Recently I asked a question on a LinkedIn discussion group: what’s the #1 mistake job seekers are making these days?
I was hoping for a few answers but was unprepared for the interest this question generated. I was gratified by the level of response and the amount of feedback I received.
While I cannot include all the responses in this document without overwhelming it, I can discuss the major points. Due to the overwhelming response to my question, I have taken the most common answers and put them into 8 points. I will cover these in several parts over the next few days.
1. Not fully utilizing networking opportunities
They can be as close as your doctor or dentist, the person who checks you out at the supermarket, or your mailman. When we lose our job we talk to our family and close friends, but don’t go much further than that.
Our interactions with those people also need to be maintained. I had a good working relationship with a former supervisor, but failed to keep up the relationship. As a result he moved to a different position, and I didn’t know he was no longer available, or how to find him.
People talk about the elusive world of the hidden job market. Books and articles have been written about how to tap into this mysterious Holy Grail. There is no mystery—jobs are out there that haven’t been advertised yet. Employers want the job seekers to find them—it makes it easier on themselves. They also want to know that the person they are going to hire and train is going to be a positive return on their investment of time and money. They are going to more likely take advantage of the opportunity with a job seeker that has already made a connection and built a relationship with them, whenever possible. Having the network in place that will turn up those silent job postings when they come is the key. Having people in your network that will recommend you is huge too—employers are far more likely to trust the recommendation of peers over a simple resume alone.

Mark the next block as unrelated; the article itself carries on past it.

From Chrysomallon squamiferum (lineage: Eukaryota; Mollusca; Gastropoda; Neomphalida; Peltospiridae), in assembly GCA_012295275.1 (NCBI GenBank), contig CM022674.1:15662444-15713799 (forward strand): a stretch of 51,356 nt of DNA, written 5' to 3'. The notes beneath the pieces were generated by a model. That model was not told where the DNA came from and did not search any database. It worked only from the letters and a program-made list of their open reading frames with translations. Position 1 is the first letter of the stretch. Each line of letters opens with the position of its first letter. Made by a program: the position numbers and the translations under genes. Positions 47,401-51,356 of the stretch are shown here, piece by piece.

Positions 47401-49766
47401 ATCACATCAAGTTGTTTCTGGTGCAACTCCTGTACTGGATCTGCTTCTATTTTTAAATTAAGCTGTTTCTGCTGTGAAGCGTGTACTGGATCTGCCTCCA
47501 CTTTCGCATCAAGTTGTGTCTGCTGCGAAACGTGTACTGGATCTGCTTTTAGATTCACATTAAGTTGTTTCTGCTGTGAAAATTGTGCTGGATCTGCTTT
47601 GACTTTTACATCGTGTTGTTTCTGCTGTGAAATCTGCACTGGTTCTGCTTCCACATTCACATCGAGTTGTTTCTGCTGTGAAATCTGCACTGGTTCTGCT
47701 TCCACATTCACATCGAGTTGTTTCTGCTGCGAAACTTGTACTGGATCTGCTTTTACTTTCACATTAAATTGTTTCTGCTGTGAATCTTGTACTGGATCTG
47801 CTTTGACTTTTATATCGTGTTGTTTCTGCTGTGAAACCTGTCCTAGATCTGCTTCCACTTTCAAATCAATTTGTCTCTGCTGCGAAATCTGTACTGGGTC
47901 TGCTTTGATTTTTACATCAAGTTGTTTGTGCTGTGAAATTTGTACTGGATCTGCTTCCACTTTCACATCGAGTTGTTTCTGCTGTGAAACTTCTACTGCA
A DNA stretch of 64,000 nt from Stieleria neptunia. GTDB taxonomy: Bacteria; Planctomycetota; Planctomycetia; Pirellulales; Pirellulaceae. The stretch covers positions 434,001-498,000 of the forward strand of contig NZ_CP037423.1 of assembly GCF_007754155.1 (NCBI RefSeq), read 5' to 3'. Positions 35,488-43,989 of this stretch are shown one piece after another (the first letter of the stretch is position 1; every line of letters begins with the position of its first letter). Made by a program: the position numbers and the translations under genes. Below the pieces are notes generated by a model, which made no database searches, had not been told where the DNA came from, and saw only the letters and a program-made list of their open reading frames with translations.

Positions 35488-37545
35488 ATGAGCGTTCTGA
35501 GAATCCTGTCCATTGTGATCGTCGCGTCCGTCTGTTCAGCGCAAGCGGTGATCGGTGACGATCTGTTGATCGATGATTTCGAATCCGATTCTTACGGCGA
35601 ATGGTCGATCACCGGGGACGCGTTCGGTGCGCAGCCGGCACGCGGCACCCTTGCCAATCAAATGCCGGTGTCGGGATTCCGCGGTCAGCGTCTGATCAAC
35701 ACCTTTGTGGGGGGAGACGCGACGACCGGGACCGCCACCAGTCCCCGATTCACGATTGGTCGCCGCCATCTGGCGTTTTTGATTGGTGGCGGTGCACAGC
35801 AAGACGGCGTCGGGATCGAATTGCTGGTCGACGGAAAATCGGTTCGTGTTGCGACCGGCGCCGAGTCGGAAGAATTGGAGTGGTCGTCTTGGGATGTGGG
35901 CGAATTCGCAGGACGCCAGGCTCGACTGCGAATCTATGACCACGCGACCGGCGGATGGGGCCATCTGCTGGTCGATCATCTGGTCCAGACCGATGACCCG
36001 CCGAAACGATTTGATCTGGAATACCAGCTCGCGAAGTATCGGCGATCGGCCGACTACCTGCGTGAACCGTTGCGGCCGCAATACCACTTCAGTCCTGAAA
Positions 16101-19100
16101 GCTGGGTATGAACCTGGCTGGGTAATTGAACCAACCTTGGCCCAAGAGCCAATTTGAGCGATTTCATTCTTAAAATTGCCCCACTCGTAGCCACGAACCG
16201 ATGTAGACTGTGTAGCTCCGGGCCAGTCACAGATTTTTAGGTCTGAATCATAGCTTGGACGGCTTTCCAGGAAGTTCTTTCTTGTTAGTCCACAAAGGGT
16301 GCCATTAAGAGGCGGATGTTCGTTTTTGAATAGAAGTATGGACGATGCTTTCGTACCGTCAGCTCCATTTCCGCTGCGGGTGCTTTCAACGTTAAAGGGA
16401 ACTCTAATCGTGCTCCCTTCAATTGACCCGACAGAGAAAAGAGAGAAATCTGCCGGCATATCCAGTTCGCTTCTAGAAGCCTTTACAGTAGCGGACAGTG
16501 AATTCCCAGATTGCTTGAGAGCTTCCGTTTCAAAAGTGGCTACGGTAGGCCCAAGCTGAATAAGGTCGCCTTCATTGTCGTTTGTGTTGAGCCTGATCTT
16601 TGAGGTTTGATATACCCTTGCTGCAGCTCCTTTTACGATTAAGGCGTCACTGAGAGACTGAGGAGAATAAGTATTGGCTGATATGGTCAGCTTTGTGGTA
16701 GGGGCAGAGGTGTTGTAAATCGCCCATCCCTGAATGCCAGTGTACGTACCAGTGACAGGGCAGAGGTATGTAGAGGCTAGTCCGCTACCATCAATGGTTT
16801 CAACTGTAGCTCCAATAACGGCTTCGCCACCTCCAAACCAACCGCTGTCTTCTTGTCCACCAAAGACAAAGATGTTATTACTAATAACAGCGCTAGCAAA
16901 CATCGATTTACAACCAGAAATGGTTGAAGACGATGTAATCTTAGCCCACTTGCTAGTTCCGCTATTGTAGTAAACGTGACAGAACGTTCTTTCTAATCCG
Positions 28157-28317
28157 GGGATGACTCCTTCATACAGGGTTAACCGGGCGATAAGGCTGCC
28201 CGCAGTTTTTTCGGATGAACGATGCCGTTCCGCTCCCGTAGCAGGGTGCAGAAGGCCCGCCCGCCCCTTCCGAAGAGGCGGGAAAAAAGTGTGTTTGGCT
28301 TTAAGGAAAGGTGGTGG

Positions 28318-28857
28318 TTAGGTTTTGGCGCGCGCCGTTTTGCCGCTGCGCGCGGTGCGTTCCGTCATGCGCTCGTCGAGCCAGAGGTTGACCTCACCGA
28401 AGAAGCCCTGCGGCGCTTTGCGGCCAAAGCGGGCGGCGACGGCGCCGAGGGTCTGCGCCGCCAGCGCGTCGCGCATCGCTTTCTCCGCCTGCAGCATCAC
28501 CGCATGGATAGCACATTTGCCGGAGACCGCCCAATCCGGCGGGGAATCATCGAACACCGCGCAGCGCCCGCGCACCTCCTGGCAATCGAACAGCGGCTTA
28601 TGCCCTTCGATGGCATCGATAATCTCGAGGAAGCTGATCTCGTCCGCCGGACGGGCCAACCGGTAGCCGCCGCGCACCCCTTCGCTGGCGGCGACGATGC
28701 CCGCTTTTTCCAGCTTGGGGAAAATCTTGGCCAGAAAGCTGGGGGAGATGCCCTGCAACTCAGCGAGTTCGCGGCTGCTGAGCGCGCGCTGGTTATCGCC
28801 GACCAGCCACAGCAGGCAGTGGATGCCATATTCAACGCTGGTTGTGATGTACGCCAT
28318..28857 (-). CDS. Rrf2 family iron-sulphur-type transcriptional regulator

Realizing that some employers do not have that choice—large employers such as Boeing and governmental entities have strict policies on recruiting and hiring that cannot be played with. Even then, however, HR personnel say they like to hear from job seekers that follow up on their applications. Nobody likes to just read a piece of paper.
Some people do their networking just online. Some others neglect social media opportunities. A careful balance of networking activities, such as attending job clubs, joining professional associations, having and maintaining a LinkedIn account, making connections, recommendations, joining groups and following targeted companies and other real-time and virtual measures is vital. Don’t put all your job searching eggs in one basket.
One of the comments I hear from my customers is that they have been networking but haven’t received any job offers yet. Two things that they miss is the formulation of proper relationships and time. I compare this with being in a large conference room full of people, mulling around in groups and talking. I walk in to one of those groups and say, “Hi, my name is Kim! Anybody got a job for me today?” I need to make some connections, share valuable information, and show them that I am competent, capable, and driven.
2. Not making the best use of your time
I work with the long-term unemployed, those who have been out of work for around 18 months or more and are about to exhaust their unemployment benefits, if they haven’t already. When I review their resumes, I ask them how they fill in that job gap. Many have no idea. I probe a little bit into what they have been doing with their ‘extra’ time since losing their job (besides job searching). I worry when they don’t have any answers.
Volunteering is a huge answer to this problem. It gives several benefits: it keeps your job skills sharp, it provides filler for those ugly job gaps, it broadens your professional network, and occasionally volunteering opportunities can turn into fulltime paid positions for the jobseeker. Unfortunately by the time they learn the value of volunteering, they already have a huge job gap.
Other ways of filling job gaps are taking classes such as computer skills or working toward a degree or certificate. Whatever you do, do something productive, something that can be used to fill gaps on a resume and keep you going– and learning.
*** TO BE CONTINUED!***
- Cracking the New Job Market (monster.typepad.com)
- Going the Distance in Your Job Search (This Is Not a “Pep Talk”!) (monster.typepad.com)
- National Career Coach Offers Job Seekers Valuable Tips on Standing Out from the Crowd (prweb.com)